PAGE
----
One of the most important ideas in economics is that of an “externality.” An externality is a consequence of a person’s behavior that he or she doesn’t take into account when deciding whether to engage in that behavior.

Externalities are important because they often lead to socially wasteful — in economic jargon “inefficient” — decisions. Pollution problems are classic examples. Suppose I operate a business that generates $100,000 in profit to me, but causes $200,000 of pollution damage, with this damage being equally distributed among the 1,000 people who live near my business.

Even if I’m one of these people, I’m suffering only $200 of damage, so I’m $99,800 ahead. From my perspective, the decision to keep running the business is eminently rational (assuming I’m indifferent to the damage I’m doing to my neighbors). But my business makes society as a whole $100,000 poorer.

Now suppose my neighbors have the right to sue me for the damage the business does to them. In that case I’ll no longer engage in it, because the costs to me will outweigh the benefits. Economists call this “internalizing” a social cost. I’ve been forced to take into account the consequences to others of my behavior.

Of course, lawsuits are just one method for internalizing social costs (for example, my neighbors could pay me to stop operating the business). The general point is that, all things being equal, it’s desirable to eliminate externalities by internalizing them. When the benefits of a behavior go to me, but the costs fall on you, it’s easy to see why I might keep engaging in that behavior even if the overall costs are higher than the benefits.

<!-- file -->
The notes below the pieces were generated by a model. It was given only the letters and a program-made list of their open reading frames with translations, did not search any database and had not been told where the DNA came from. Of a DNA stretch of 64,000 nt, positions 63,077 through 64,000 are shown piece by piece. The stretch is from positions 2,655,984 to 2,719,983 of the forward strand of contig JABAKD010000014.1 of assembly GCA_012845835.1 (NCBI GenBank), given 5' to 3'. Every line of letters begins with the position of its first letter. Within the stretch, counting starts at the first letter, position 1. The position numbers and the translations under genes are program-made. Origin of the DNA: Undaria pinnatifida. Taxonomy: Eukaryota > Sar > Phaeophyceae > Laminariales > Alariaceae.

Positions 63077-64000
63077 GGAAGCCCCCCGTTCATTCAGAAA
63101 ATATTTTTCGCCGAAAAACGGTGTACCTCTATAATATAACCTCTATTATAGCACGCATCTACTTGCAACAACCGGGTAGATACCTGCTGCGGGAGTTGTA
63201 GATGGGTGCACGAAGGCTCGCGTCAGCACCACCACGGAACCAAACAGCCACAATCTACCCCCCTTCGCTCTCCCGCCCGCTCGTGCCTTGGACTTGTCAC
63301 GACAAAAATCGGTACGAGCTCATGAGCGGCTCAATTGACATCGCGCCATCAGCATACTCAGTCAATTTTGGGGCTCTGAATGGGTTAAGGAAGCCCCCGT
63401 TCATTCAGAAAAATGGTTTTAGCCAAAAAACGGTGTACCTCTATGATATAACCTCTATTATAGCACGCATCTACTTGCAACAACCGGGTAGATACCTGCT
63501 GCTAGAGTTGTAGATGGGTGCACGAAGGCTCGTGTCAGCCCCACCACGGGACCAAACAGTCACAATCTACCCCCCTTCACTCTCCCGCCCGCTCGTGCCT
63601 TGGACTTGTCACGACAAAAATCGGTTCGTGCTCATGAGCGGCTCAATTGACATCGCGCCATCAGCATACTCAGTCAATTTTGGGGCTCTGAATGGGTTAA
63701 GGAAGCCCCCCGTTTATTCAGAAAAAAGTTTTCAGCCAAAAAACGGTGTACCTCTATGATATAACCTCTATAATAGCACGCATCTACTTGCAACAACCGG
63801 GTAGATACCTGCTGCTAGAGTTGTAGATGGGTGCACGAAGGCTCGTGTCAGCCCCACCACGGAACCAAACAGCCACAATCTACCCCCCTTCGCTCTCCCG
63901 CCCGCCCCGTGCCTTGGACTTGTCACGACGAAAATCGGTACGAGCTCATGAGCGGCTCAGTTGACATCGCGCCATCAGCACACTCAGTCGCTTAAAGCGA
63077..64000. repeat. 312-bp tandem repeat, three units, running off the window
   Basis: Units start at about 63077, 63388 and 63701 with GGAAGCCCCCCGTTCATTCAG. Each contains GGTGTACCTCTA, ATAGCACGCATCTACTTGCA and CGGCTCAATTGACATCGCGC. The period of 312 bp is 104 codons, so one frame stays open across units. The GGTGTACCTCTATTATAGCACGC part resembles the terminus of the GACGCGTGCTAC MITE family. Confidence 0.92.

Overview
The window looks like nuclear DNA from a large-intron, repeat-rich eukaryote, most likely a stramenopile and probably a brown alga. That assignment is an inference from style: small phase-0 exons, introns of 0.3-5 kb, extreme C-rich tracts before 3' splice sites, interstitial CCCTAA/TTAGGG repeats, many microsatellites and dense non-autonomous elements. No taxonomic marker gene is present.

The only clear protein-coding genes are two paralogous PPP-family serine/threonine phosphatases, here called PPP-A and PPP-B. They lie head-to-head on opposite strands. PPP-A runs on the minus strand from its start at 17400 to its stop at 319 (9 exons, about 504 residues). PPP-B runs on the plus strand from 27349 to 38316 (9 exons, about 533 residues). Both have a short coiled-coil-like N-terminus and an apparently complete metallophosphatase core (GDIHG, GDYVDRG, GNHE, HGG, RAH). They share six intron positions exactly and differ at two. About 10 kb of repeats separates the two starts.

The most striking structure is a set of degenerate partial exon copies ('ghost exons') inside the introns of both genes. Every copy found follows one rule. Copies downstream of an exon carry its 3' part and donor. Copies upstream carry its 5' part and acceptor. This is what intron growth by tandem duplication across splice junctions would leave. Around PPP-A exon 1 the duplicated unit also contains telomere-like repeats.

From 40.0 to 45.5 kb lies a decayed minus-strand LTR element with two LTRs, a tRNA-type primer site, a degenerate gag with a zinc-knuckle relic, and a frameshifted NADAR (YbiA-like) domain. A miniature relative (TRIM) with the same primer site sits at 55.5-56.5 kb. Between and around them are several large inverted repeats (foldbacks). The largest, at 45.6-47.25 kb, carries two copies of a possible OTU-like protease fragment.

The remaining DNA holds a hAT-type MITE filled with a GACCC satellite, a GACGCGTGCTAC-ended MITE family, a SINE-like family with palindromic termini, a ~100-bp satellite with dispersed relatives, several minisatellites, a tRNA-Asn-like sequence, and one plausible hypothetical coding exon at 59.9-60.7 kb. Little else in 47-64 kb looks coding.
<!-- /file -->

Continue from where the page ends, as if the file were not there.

Charles Rangel, the incoming chair of the House Ways and Means Committee, has announced he will introduce a bill to reinstate the draft. Although Rangel argues that at its current size the military isn’t big enough, his main reason for wanting to bring back the draft is really an argument for internalizing externalities.

Rangel’s point is when the people who decide whether the nation should go to war don’t bear the costs of that decision; they are likely to overestimate the benefits of doing so.

As the occupation of Iraq all too clearly illustrates, nothing is easier than posturing about how “we” are disarming a tyrant, or fighting terrorism, or bringing democracy to the Middle East or whatever this month’s justification is for sending someone else into a war zone that “we” wouldn’t be willing to go anywhere near for all the whiskey in Ireland.

When Jonah Goldberg, a columnist for the National Review and the Los Angeles Times (and a man of prime fighting age), argues that “we” should “throw a crappy little country against the wall” every few years, just to remind the rest of the world who’s the boss, this “we” has a special, technical meaning. In fact it’s the meaning normally conveyed by the word “they.”

Goldberg and his ilk — and in this latest splendid little war his ilk includes pretty much the entire American upper class — are always somewhere else when the trigger is being pulled. “We” can blather on about how freedom isn’t free, and Gettysburg and Omaha Beach, but it’s the great anonymous “they” — the kids from the projects in Rangel’s Brooklyn congressional district and from depressed farming towns in North Dakota, and from East Los Angeles barrios — who do the fighting and the dying.

A draft, or indeed even the serious threat of one, would start internalizing some externalities. Would American troops spend another week in Iraq if the real costs of the occupation were in any measure borne by those who have the power to bring the troops home?

To ask the question is to answer it.

(Paul Campos is a law professor at the University of Colorado and can be reached at Paul.Campos(at)

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